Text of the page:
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The immune system is a complex system comprised of the innate and adaptive systems which impact immune health responses from two, broadly different ways. Commonly, in response to histamine, immune responses include symptoms of nasal congestion, sneezing, and/or itchy red, watery eyes. Historically, Tinospora has been used to promote a balanced and optimal immune response through polysaccharides and polyphenols and recently, reviewers have evaluated the immunomodulatory potential of Tinospora cordifolia.
Commonly, an immune response triggers “antibodies to attach to an allergen and subsequently results in the release of histamine from mast cells.”2 Histamine is involved in immune responses, acts as a regulating physiological function in the gut, and acts in as a neurotransmitter.3 “As part of an immune response, histamine is produced by basophils and mast cells.”3 It increases permeability of the capillaries to white blood cells and some proteins, allowing them to engage with pathogens and microbes.3 Further, “[i]n addition to its well-characterized effects in the acute inflammatory and allergic responses, it was recently demonstrated that histamine regulates several essential events in the immune response.”4 It regulates antigen-specific cytokines (TH1 and TH2 – type 1 and 2 helper – cells)4 as well as antibody responses.4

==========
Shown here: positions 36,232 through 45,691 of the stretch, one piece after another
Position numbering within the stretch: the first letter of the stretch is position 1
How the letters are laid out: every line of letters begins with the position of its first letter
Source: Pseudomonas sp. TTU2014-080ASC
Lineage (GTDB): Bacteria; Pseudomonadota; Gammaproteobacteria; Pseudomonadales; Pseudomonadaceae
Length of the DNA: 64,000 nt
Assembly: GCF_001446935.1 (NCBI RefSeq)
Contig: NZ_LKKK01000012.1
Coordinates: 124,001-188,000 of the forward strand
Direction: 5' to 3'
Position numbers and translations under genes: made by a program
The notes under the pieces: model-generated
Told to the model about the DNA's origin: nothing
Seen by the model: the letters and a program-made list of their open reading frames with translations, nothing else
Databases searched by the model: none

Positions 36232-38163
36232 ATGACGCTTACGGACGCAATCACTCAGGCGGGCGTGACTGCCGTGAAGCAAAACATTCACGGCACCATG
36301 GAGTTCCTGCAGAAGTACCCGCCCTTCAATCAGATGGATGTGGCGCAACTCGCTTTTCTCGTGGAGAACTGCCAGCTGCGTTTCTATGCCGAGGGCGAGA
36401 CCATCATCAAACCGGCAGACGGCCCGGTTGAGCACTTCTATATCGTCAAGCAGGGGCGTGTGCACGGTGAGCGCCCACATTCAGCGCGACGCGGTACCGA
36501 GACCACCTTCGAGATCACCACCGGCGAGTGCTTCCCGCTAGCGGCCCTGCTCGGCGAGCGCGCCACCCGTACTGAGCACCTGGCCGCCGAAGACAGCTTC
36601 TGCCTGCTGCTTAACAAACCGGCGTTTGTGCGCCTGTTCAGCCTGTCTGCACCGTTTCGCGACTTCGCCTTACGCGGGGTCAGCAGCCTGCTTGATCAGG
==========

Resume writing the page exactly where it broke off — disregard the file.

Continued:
Tinofend extract, derived from Tinospora cordifolia, has been used historically in Ayurvedic medicine to promote a balanced and optimal immune response through polysaccharides and polyphenols. This combination works through several primary actions; by regulating several immune mediators to stimulate the activity of white blood cells such as macrophages, reducing the number of histamine-containing eosinophils, and by modulating oxidative stress.
Recently, researchers reviewed the immune health attributes of Tinospora. They explain that “Polymorphonuclear leukocytes (PMNs) are immune cells that possess small granules filled with enzymes (e.g. myeloperoxidase and lysozyme) and molecules (e.g. superoxide and histamine) that are released during infections, allergic reactions, and [offer respiratory support]. The PMN family includes neutrophils, eosinophils, mast cells, and basophils.”5 These cells, in addition to their defense mechanisms, devour the foreign pathogens and bacteria.5